Community Newspaper?

By:  Diane Benjamin

Did you know to print just a basic obituary in the local paper will cost $205?  It looks like including a photo adds to that cost.

So, your loved one is gone and funerals are ridiculously expensive.  Then the paper wants to gouge you for a couple inches of space to announce the passing to friends.

Maybe obituaries are now class warfare.  Only people of means can pay the price.  Community newspapers aren’t for the benefit of the community.  They are a business that can’t be “community” anymore because people do not want the printed paper at the prices they want to charge.

Spread the word:  I will post obituaries for free.  These days all you need is a digital version that can be shared with family and friends across the country.

 

 

 

 

13 thoughts on “Community Newspaper?

  1. FYI I manage the Clinton Journal Ana we charge only $60 no matter the length or if a photo is included. Seriously trying NOT to take advantage!

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  2. I have noticed that. They even raised the cost of cremations since many went that way to save final expense cost. Also fewer have visitations to cut costs. Sad. As the new editor of the Heyworth Buzz, we publish obituaries at no cost. Sometimes it is the only obituary some people will get at all.

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    1. Mr Hinshaw, as a subscriber of the Buzz of Heyworth I can find more information in that weekly paper than can even begin to find in the Ragograph! You do a good service to local towns and villages.thanks!

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  3. As a former employee of The Pantagraph, it wasn’t that way until Lee Enterprises bought out Pulitzer, Inc. to acquire it’s flagship pager, The St. Louis Post-Dispatch. Lee has gutted the local papers at every opportunity and that isn’t limited to the local rag. It’s easy to point fingers at the Pantagraph and the quality of the product has steadily declined. However, keep in mind that they are trying to publish the paper with only a skeleton of the staff they had less than 10 years ago. After years of trying to break the union for the press operators and other production staff they just canned them all and outsourced the printing. Lee is a terrible corporate owner.

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    1. Yes and it not only applies to newspapers. Look at WMBD-TV which moved from relatively local owners to Nexstar. For some reason every time I see their female anchor I hear the sone “Dirty Laundry” in my head. WJBC cumulus radio. Both big multi station owners with 2 objects: more with less and cheaply and a corporate political agenda. In Springfield you have WICS and Sinclair. The worst thing that happened to broadcast TV/radio was when Reagan’s FCC lifted restrictions on the number of stations that could be owned by a single entity and the removal of the fairness doctrine. One of the few bad things that happened under him….most were good, but you can not win them all.

      Liked by 1 person

  4. Yep, father-in-law passed away a couple years ago. Since he’d lived several places, we put the obituary in 3 papers. Cost well over $600 and one of them wasn’t posted until 2 weeks after the funeral.

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  5. That whole industry…ugh.

    I personally wrote the obituary for my bride. She requested a cremation because she didn’t want it to be a burden. With that, there was very little for the funeral home to do (we had a simple service at our parish – they did nothing). The obituary I entrusted with them said nothing about the funeral home, but the finished obituary that was in the paper gave free advertising to the funeral home in ‘according her cremation rites’.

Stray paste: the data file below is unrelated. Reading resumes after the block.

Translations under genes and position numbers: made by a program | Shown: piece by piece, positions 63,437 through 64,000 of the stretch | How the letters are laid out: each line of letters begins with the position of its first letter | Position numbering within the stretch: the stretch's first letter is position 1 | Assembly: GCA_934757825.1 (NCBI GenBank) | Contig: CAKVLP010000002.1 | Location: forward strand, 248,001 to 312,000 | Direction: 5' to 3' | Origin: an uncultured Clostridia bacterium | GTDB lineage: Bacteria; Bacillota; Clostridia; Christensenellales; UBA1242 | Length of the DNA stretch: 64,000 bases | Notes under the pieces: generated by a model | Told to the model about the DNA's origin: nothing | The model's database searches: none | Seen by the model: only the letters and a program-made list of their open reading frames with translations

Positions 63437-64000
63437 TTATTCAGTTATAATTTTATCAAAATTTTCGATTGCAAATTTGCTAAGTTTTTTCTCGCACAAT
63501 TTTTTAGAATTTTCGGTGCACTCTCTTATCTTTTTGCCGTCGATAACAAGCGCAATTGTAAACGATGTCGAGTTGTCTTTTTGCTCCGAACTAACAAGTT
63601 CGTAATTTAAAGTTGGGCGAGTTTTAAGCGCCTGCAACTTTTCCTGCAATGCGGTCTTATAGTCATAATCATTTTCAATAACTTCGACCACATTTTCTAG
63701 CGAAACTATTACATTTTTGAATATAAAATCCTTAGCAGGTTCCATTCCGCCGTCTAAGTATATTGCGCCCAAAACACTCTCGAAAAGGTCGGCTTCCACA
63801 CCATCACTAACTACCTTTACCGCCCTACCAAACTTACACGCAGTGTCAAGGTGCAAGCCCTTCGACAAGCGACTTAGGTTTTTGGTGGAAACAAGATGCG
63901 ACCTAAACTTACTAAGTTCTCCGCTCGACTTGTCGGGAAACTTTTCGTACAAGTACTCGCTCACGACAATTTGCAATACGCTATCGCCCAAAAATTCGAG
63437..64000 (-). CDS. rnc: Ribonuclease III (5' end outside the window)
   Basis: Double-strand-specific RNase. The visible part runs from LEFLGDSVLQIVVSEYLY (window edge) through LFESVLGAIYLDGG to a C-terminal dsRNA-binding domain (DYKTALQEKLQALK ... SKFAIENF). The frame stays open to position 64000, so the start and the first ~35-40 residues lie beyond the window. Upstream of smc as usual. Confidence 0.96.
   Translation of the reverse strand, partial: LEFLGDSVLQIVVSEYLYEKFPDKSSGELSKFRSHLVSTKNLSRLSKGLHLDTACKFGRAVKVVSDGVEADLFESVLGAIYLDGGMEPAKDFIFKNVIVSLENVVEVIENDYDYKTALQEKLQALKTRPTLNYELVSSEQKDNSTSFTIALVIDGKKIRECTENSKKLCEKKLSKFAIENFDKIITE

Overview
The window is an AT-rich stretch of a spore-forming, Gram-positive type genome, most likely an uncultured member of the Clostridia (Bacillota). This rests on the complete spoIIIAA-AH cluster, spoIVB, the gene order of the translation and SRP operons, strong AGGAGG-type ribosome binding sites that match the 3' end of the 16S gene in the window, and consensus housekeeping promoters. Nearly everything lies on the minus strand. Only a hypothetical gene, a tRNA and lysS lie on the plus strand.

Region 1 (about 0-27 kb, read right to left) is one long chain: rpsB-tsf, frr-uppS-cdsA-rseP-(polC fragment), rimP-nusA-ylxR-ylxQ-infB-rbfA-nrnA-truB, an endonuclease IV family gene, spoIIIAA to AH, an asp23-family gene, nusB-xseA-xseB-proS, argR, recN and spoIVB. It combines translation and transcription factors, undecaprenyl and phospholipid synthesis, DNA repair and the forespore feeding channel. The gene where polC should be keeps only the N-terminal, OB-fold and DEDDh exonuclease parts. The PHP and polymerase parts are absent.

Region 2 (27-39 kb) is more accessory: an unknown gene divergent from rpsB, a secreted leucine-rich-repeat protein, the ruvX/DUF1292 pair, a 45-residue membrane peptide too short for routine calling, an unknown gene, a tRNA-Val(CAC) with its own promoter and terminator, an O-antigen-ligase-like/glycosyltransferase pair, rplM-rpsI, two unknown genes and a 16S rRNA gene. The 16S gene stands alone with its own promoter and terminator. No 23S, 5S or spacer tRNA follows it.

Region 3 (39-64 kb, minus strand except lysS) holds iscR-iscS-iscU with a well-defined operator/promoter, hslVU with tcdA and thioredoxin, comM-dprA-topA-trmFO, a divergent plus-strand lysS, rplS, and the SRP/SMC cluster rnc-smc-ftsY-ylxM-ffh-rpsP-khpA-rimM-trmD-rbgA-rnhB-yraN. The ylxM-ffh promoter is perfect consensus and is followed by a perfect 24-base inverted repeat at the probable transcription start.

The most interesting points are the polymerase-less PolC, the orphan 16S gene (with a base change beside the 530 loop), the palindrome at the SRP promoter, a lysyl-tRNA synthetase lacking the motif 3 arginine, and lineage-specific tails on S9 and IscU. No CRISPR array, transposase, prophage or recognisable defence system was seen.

I was kinda pissed.

    Liked by 1 person

  6. There is a loss to the family beyond the money. Newspaper obits are the first place to start when researching family trees. If a family can’t afford the obit, there is a gap in their family history.

    Liked by 1 person

  7. It is class warfare. Snooty, elitist newspapers are at again. If anyone has done any genealogy, they’d know that finding your financially poor ancestors in the, say, obituaries of the mid 19th century was impossible. Too expensive. In fact, my ancestors in the Cleveland area not only failed to appear in the obits, they also didn’t have any tombstones. Those were also too expensive with wooden “tombstones” the short-lived alternative.

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  8. my mom pre arranged her funeral several years ago. I went with her as her POA to help with her decisions. When we got to the part about the obit I thought I was going to fall out of my chair with the cost quoted for the basic obit. We both,at the time made it quite clear that they could shove the obit up their butts. Like mom said,most of her relatives are dead and gone,and I have the phone numbers of all her relatives left. I will call the family. The guy at the funeral home was shocked at the fact we would not be putting an obit in the paper. As for the rest of the frills,mom said forget it. She wants to be cremated and her ashes scattered in the place of her choice. When the guy asked where,mom told em “none of your damn business!”

    Liked by 1 person

  9. If I owned the paper, I would publish for free anyone willing to state the cause of death. Morbid, but I bet the readership would jump at least 10% if not more. Obit = First page my grandparents would read every day.

    Liked by 1 person

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